‘Where we’re going, we don’t need roads.’

On the morning of March 9th, 1862, the barely-sea-worthy USS Monitor came lugging around the bend to face off against its long lost ironclad brethren: it was a match made in hell. Lieutenant John L. Worden ordered the Monitor into position across the bay from the Merrimac. At 8:00 AM, the Merrimac took aim at the Minnesota right before the Monitor appeared to draw it’s fire.

When the Confederate sailors first spotted the Monitor, they didn’t know what to make of it. One guy jokingly called it ‘cheese on a raft’, right before the ship started firing heavy artillery. I’m assuming that guy quickly stopped chuckling.

The two Navies watched from the sidelines as the two metal monstrosities engaged one another in morbid fascination. These two ships-on-steroids duked it out, relentlessly blasting one another with cannon fire at point blank range! Neither one giving in, neither one giving up.

Merrimac and Monitor

Irresistible force meet immovable object.

There were a couple of factors at play: both ships were heavily armored, but neither ship had armor-piercing rounds. Both ships were state-of-the-line, but both crews were hardly trained. Both sides were relentlessly determined, but neither one had the ability to overcome the other.

So they beat the ever loving shit out of each other… for hours!

Battle of Hampton Roads

… and hours…

Battle of Hampton Roads

(Insert Jeopardy Music)

FOUR HOURS LATER – The battle was still raging without a winner in sight, both crews exhausted and weary. Towards the end of the battle though Lieutenant Worden was blinded by shrapnel, causing the Monitor to back off while the Merrimac also retreated in need of repairs.

The two ships never officially had a rematch due to both sides never agreeing to a location. The Monitor sank a few months later and the Confederates destroyed the Merrimac so that it wouldn’t end up in the hands of the Union.

Merrimac goes boom

The USS Monitor goes down

Most consider the battle a draw, while some consider it a win for the union or at least a failure on the part of the Confederates. One thing was certain: wooden ships were officially obsolete.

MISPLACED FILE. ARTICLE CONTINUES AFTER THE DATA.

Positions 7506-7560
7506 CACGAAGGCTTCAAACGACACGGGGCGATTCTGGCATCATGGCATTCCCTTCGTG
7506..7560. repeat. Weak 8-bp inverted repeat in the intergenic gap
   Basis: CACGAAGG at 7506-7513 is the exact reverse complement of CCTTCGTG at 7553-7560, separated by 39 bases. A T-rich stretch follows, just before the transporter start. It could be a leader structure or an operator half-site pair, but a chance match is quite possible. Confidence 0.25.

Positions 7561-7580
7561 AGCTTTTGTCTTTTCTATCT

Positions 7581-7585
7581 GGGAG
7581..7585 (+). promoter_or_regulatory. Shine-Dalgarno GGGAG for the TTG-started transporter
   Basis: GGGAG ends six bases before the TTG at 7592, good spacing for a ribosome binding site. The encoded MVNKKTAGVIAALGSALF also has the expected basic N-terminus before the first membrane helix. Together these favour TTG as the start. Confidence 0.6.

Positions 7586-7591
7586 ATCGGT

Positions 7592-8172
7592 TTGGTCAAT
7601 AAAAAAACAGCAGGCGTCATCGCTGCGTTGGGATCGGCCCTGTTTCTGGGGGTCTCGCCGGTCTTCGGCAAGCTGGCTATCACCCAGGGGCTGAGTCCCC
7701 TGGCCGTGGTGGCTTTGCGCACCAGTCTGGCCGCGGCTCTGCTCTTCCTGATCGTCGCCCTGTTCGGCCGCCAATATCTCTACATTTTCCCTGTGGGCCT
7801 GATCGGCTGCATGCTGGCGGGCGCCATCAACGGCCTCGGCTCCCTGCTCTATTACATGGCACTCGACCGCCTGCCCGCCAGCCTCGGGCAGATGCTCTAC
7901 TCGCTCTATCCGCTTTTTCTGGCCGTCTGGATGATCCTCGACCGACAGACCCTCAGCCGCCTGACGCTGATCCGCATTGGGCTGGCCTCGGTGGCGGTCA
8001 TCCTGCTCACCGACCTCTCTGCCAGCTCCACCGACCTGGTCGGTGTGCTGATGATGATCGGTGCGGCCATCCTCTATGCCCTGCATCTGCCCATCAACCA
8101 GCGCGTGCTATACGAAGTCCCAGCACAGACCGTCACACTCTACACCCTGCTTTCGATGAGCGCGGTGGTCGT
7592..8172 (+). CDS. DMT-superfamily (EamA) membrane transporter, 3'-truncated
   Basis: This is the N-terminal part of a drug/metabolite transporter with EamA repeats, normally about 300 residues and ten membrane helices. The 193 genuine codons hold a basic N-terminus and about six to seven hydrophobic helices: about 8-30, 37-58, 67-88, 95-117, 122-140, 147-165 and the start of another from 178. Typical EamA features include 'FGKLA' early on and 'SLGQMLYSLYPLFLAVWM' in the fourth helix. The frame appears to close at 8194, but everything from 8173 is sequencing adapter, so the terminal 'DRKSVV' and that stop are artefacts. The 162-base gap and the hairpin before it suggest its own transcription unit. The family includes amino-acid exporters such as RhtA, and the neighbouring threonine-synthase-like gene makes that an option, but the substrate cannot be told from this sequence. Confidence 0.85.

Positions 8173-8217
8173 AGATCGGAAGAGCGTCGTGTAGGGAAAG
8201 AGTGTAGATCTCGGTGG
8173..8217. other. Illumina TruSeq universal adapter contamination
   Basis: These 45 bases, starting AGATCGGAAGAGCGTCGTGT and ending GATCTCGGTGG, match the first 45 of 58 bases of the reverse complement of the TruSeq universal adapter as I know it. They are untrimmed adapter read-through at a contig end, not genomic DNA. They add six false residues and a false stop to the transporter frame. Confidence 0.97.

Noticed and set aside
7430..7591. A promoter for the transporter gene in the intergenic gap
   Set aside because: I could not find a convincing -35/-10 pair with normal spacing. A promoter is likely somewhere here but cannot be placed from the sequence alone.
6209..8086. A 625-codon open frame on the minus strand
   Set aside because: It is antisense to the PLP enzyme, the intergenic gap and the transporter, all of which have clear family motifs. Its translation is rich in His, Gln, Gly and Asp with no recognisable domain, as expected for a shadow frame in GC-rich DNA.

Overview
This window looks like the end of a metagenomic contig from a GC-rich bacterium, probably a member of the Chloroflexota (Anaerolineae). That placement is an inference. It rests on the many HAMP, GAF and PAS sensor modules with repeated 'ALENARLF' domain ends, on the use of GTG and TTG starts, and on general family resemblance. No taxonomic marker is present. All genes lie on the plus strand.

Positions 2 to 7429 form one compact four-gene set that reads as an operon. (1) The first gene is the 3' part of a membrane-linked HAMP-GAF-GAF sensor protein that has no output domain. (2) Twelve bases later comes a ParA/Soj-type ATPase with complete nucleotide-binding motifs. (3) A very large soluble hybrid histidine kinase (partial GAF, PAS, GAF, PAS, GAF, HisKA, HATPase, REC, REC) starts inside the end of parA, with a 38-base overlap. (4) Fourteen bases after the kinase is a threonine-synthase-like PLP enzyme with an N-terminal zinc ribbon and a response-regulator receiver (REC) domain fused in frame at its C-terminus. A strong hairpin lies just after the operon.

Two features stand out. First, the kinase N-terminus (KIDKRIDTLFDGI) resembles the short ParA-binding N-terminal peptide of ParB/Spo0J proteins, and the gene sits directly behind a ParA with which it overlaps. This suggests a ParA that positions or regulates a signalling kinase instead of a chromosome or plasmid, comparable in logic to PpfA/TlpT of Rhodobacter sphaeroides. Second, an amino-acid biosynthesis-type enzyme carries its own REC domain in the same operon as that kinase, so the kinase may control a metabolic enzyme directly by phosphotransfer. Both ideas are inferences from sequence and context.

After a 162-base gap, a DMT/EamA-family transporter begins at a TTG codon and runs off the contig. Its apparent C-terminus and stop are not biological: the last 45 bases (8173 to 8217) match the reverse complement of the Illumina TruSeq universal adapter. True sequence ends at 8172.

ERIK SLADER

Thanks for reading! If you’re a fan of the blog, be sure to listen to the Epik Fails of History podcast and check out my all new “EPIC FAILS” book series – available now wherever books are sold!


Captain America: CIVIL WARThe War of 1812

Presidential Pros & Cons – Part 1

The Golden Age of Piracy – Part 2

The Mongol Invasion(s) of Japan


“Reflections on the Civil War” by Bruce Catton





Erik Slader
Erik Slader
Erik Slader is the creator of “Epik Fails of History” a blog (and podcast) about the most epic fails… of history. With Ben Thompson, Erik is the co-author of the Epic Fails book series. He has a Bachelor’s Degree in Digital Media, once managed a comic book shop, has a weakness for fancy coffee and currently lives in Green Cove Springs, Florida with too many cats.


  1. telgen.ru says:

    The fort was named Fort Calhoun when construction was started before the outbreak of the war. It was completed only after the war started, and was then renamed for the general who directed the defense of the region. Browning,

  2. Wilburn says:

    Thanks for the excellent information, it really is useful.

  3. Joanne says:

    Hi , I do consider this is a fantastic site. I stumbled upon it on Yahoo ,
    I ‘ll return once again.

  4. Oliva says:

    Saved as a favorite, I really like your blog!

Leave a Reply

Your email address will not be published. Required fields are marked *

This site uses Akismet to reduce spam. Learn how your comment data is processed.